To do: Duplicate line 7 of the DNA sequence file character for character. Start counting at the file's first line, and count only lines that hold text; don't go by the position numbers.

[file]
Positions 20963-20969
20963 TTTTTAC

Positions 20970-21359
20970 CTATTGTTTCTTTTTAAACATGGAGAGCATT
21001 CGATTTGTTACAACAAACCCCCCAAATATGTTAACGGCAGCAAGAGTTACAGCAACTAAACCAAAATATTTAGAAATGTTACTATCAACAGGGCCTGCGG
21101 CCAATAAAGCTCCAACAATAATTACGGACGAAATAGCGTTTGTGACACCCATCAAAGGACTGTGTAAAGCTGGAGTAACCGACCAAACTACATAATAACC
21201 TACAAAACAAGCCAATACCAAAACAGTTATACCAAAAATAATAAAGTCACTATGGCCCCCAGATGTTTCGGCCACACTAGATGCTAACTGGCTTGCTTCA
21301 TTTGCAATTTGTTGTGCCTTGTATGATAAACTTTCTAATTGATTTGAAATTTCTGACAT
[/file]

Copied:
21201 TACAAAACAAGCCAATACCAAAACAGTTATACCAAAAATAATAAAGTCACTATGGCCCCCAGATGTTTCGGCCACACTAGATGCTAACTGGCTTGCTTCA